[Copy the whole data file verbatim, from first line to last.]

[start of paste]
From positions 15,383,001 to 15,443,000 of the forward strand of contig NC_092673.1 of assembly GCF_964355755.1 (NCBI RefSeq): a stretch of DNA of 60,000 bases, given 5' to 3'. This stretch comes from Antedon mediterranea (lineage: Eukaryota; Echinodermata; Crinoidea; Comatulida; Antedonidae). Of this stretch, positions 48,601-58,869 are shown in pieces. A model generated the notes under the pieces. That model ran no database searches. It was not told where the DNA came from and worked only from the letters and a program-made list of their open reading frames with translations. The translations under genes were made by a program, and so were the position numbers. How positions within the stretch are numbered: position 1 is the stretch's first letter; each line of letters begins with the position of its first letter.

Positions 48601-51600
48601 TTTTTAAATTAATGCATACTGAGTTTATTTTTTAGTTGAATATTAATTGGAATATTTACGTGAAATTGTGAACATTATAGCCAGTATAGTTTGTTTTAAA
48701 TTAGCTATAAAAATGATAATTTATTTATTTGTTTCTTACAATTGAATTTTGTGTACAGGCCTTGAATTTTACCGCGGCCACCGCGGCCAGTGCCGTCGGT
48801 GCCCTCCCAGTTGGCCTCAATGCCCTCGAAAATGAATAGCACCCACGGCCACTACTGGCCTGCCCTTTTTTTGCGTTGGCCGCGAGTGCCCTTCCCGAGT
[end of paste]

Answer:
From positions 15,383,001 to 15,443,000 of the forward strand of contig NC_092673.1 of assembly GCF_964355755.1 (NCBI RefSeq): a stretch of DNA of 60,000 bases, given 5' to 3'. This stretch comes from Antedon mediterranea (lineage: Eukaryota; Echinodermata; Crinoidea; Comatulida; Antedonidae). Of this stretch, positions 48,601-58,869 are shown in pieces. A model generated the notes under the pieces. That model ran no database searches. It was not told where the DNA came from and worked only from the letters and a program-made list of their open reading frames with translations. The translations under genes were made by a program, and so were the position numbers. How positions within the stretch are numbered: position 1 is the stretch's first letter; each line of letters begins with the position of its first letter.

Positions 48601-51600
48601 TTTTTAAATTAATGCATACTGAGTTTATTTTTTAGTTGAATATTAATTGGAATATTTACGTGAAATTGTGAACATTATAGCCAGTATAGTTTGTTTTAAA
48701 TTAGCTATAAAAATGATAATTTATTTATTTGTTTCTTACAATTGAATTTTGTGTACAGGCCTTGAATTTTACCGCGGCCACCGCGGCCAGTGCCGTCGGT
48801 GCCCTCCCAGTTGGCCTCAATGCCCTCGAAAATGAATAGCACCCACGGCCACTACTGGCCTGCCCTTTTTTTGCGTTGGCCGCGAGTGCCCTTCCCGAGT